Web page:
The Supreme Court issued an unsigned order late Sept. 11, 2019, that will temporarily allow the Trump administration to enforce its new rule preventing many Central American migrants from seeking asylum in the United States, while the legal battle over this issue continues to work its way through the courts.
Each Sept. 11, in New York City, at the Pentagon in Arlington, Virginia, and in Shanksville, Pennsylvania, Catholic and other religious leaders join with the faithful and community members for moments of silence and special prayers for those who lost their lives.
On a day remembered for the terrorist attacks against the United States, Pope Francis met with members of a committee of Muslim leaders and Vatican officials promoting a new era of dialogue and world peace.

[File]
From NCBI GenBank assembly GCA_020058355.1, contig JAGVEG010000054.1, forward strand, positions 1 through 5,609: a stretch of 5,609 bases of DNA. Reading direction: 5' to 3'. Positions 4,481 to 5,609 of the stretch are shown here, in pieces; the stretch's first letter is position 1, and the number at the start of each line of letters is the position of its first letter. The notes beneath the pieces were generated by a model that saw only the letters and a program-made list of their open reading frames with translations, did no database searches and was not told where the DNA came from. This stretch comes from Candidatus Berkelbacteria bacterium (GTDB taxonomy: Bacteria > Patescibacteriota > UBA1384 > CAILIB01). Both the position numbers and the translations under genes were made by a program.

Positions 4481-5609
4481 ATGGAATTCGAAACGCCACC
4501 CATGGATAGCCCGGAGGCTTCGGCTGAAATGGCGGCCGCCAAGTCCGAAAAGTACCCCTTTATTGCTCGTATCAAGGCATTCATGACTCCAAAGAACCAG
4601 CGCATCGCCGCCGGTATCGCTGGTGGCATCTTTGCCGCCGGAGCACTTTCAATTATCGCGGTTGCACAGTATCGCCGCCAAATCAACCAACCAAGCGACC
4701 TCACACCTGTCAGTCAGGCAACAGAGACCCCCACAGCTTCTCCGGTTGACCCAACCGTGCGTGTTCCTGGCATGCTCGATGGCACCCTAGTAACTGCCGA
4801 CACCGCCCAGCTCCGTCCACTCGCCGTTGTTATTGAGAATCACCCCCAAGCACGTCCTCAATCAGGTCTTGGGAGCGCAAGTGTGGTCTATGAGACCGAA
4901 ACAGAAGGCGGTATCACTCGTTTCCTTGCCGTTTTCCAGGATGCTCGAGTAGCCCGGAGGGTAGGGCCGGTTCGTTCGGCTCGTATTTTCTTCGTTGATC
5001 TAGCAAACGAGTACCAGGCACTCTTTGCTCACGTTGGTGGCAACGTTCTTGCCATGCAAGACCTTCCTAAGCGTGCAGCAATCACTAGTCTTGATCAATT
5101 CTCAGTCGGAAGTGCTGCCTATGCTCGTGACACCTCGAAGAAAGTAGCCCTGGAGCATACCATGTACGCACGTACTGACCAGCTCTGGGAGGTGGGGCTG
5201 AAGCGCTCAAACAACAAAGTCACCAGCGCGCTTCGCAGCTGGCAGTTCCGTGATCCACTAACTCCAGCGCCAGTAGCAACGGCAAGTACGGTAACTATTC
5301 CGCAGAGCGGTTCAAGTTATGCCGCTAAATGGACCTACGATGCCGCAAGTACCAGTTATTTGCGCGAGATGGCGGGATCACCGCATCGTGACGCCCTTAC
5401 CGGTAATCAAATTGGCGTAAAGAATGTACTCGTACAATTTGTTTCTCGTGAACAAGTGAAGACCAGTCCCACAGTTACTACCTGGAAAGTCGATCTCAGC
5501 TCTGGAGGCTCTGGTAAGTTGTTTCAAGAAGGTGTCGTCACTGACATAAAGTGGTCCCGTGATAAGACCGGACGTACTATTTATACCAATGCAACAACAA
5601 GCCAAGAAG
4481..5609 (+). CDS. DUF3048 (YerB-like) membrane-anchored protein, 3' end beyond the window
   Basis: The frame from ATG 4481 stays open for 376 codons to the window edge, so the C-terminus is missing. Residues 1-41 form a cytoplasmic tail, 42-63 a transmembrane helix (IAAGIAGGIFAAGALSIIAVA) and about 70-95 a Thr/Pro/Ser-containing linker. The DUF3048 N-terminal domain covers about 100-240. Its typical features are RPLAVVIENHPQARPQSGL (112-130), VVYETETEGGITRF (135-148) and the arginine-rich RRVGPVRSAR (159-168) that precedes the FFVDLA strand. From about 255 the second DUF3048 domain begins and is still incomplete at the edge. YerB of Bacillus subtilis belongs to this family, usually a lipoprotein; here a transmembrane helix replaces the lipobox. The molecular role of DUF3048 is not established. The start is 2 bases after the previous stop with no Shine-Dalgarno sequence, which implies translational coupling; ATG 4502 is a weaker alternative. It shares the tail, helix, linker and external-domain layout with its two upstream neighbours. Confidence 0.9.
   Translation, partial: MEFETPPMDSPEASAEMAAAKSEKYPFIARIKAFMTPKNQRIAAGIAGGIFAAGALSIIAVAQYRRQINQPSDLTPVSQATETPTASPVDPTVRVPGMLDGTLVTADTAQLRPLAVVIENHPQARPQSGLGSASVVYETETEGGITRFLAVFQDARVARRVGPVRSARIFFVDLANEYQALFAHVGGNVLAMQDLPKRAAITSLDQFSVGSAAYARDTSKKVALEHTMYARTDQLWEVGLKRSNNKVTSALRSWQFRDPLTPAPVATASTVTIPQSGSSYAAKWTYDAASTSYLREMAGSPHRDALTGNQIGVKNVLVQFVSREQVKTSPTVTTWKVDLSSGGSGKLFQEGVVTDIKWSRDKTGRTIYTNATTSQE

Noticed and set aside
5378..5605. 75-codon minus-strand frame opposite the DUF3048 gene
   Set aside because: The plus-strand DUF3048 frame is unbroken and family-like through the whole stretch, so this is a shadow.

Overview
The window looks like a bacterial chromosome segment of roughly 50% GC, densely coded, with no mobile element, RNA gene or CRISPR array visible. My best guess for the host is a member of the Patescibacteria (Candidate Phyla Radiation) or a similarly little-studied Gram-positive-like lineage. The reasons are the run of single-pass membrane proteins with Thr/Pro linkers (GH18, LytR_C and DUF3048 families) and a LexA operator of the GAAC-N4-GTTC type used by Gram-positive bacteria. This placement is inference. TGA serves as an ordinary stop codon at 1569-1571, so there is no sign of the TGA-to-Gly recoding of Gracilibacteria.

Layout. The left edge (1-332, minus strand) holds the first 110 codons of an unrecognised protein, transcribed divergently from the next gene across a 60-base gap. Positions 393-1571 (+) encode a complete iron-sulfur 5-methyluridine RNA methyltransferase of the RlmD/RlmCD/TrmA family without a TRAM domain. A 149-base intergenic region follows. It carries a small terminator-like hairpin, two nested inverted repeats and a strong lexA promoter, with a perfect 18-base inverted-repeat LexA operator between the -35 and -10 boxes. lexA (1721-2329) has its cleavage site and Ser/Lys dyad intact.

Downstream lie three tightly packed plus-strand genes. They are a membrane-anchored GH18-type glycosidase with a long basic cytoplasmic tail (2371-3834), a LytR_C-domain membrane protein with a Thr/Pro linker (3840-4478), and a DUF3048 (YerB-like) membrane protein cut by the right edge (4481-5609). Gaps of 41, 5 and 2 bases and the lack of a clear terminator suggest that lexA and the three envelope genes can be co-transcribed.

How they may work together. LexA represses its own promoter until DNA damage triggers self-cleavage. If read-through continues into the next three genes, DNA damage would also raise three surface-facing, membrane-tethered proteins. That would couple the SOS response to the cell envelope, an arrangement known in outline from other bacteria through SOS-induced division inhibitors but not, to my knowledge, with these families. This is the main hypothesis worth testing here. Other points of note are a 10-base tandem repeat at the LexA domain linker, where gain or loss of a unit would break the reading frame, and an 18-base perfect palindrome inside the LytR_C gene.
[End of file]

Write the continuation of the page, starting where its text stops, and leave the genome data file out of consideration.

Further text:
Archbishop Bernard Hebda of St. Paul and Minneapolis will oversee an investigation of Bishop Michael Hoeppner of Crookston for allegedly thwarting a police or canonical investigation of clerical sexual misconduct.
John Delendick, a longtime New York Fire Department chaplain, still recalls the 9/11 terrorist attacks vividly. That first year after the attacks, he said, he doesn’t remember how many funerals and memorial Masses he celebrated.
In a Sept. 9, 2019, column for the Boston Globe, Cardinal O’Malley addresses “the human consequences of our immigration policies.” Archbishop Wester in a newly issued pastoral urges Catholics to pray for “hope and healing among peoples.”